A particular case for scrutiny is in the uranium/nuclear industry. A very telling example of the weakness of the EPBC Act is in the sudden approval given by the then Environment Minister, Melissa Price, for the Yeelirrie uranium project to go ahead, in complete contradiction of its rejection by  WA Environmental Protection Agency . The current EPBC Act specifies protection for species at risk of extinction.  Still, the approval went ahead, the EPBC Act apparently  a toothless tiger. 3

Australian governments, State and federal, are under relentless lobbying by the nuclear industry. There are several nuclear Inquiries going on at State level, and one Federal nuclear Inquiry.  Despite the clear knowledge of nuclear power’s high costs, safety dangers and terrorism risks, the global nuclear lobby’s push is to remove Australia’s nuclear prohibition laws. The EPBC Act contains two strong nuclear prohibitions, which should not be changed  – EPBC Act 1999 section 140A  No approval for certain nuclear installations and EPBC Act 1999 section 22  What is a nuclear action?


April 17, 2020 Posted by | AUSTRALIA - NATIONAL, environment, politics | Leave a comment

Call for Australian government to delay review of its Environment laws

April 16, 2020 Posted by | AUSTRALIA - NATIONAL, environment, politics | Leave a comment

Conservation Council of Western Australia stresses importance of submissions to strengthen environmental protection


K-A Garlick   Nuclear Free WA Campaigner, 10 Apr  20, The webinar, Yeelirrie – A Case for Environmental Law Reform was a great success, with a wealth of information from our four stellar speakers, on the urgent need for improved environmental laws using Yeelirrie as a case study for environmental law reform. We reviewed the Yelirrie uranium mine assessment process and how we can improve the agility in the Commonwealth environment department to identify and classify threatened and endangered species.

If you missed the webinar or would like to see the highlights again ~ click here for some great information to help you form your submission to the EPBC Act review.

Keynotes from the webinar, include;

  • The importance of retaining the prohibition of nuclear power and the retention of uranium exploration and mining and the inclusion of nuclear actions as a matter of national environmental significance (MNES) under the EPBC Act,
  • Environmental protection laws should protect against the extinction of species,
  • Opportunity to introduce a merits review in a reformed EPBC Act as an independent, expert court or tribunal to ensure worlds best practice for community participation, accountability and environmental protection,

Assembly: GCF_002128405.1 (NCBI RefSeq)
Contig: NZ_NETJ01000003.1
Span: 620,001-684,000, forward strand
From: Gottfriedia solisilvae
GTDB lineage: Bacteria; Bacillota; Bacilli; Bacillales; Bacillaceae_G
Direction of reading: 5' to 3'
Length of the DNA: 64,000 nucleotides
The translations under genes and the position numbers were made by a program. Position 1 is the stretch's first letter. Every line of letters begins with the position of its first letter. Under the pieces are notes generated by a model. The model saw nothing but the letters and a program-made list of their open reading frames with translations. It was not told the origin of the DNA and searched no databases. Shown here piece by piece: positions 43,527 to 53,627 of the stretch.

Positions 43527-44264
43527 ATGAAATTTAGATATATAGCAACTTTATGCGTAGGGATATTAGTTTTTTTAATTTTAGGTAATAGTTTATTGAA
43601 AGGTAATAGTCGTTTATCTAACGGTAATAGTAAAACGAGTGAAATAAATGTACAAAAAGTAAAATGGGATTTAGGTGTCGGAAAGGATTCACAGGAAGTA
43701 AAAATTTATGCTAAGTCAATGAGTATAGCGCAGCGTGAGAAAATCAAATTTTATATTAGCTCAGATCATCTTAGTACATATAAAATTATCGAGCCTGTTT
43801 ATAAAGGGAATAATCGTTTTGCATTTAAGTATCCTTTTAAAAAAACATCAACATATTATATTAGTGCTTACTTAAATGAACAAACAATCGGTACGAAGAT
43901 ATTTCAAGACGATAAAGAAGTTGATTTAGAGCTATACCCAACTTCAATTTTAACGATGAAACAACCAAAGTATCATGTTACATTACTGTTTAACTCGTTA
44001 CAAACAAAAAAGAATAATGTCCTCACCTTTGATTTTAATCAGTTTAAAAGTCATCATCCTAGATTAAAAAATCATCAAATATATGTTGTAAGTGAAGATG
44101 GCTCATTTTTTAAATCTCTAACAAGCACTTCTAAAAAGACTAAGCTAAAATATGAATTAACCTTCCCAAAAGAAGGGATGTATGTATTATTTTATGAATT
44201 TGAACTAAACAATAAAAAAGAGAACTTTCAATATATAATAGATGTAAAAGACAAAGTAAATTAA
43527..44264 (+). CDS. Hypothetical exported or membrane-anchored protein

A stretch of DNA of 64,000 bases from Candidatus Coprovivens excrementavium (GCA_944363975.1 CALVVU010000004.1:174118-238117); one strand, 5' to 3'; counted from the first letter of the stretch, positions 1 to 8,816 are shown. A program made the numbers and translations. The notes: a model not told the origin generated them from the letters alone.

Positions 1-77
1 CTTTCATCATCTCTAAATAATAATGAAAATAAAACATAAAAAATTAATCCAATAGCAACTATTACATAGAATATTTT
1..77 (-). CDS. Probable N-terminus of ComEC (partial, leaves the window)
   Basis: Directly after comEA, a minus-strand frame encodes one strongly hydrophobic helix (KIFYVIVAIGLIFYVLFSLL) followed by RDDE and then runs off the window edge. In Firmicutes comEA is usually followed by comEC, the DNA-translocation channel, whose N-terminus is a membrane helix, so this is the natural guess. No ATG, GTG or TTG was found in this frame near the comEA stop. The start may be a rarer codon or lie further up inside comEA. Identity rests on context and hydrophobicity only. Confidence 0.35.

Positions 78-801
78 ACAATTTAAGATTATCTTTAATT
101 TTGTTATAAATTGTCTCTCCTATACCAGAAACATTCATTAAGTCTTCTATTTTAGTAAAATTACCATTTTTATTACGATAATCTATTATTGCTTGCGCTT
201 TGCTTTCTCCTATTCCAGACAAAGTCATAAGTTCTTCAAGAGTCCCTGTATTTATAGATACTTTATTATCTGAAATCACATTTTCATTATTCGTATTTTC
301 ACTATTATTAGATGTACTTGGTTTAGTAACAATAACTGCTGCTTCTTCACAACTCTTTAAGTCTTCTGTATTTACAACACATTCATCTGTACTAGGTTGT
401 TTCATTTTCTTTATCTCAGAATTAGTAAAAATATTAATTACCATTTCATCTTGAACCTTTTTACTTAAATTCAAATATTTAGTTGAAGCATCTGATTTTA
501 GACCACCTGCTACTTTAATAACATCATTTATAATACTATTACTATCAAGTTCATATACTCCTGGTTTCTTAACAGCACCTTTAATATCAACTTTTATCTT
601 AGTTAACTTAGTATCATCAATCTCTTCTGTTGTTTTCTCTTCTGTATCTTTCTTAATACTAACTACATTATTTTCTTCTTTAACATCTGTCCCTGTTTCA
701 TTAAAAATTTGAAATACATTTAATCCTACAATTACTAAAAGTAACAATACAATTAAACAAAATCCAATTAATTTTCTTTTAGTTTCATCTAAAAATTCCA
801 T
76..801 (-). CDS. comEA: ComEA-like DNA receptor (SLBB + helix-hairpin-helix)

• We need an independent authority to administer the EPBC Act,
  • We need increased open and transparent assessment processes, and
  • We need a national EPA as there is no equivalent body at the federal level. A national EPA could undertake independent and technically expert assessments of projects, ensuring that the scientific evidence is put into focus.

The push for the nuclear industry and the Minerals Council of Australia to remove the prohibition on nuclear power and to remove the trigger for uranium mining is a serious push and real threat.

To retain these parts of the EPBC Act we encourage you to write a submission.

The new dont-nuke-the-climate website is a great tool to help you understand the nuclear issues and threat. There is a really useful nuclear ban page, to support your submission writing.  

Submissions are due 17 April 2020.

Make a submission to the The Independent Review of the Environment Protection and Biodiversity Conservation Act 1999

The committee ask that you complete and submit this cover page with any submission via e-mail or post. All submissions that include this cover sheet will be considered by the review.

April 9, 2020 Posted by | AUSTRALIA - NATIONAL, environment, politics | Leave a comment

The importance of strengthening the Environment Protection and Biodiversity Conservation Act (EPBC)

On April 2, environmentalists across Australia met online, in a webinar focussed on the EPBC Act.   The federal government is holding a Review of the  Environment Protection and Biodiversity Conservation Act , with Submissions due 17 April The Conservation Council of Western Australia, and Nuclear Free WA hosted the webinar.  The case of the Yeelirrie uranium project was discussed, as a case especially relevant to the EPBC Act.  As it turns out, the EPBC is weak, in relation to having power over this project. It relies on the Western Australian EPA for the relevant decision.  Extraordinarily, in this case, the EPA advised against the project. However, the Environment Minister at the time, overrode this advice, and approved the project anyway.

Piers Verstagen, of CCWA, outlined the history of CCWA’s work in holding the Wester Australian EPA’s assessments to account. The  Yeelirrie uranium project would threaten the extinction of up to 11 stygofauna, which are tiny groundwater species. The EPA therefore did not recommend the project. However, in approving the project , the Minister also inserted a clause into the legislation, which now will allow the extinction of any species.  CCWA has challenged that approval. The project has not proceeded.

But – this Yeelirrie case is a fine example of the reasons why the EPBC Act needs to be strengthened, not weakened. Weakening the Act is the goal of the Mining Council and others, who seek unfettered development of mining and other polluting projects.

Ruby Hamilton pointed out the need for Australia’s Environmental Protection Act to relate to international treaties on environment.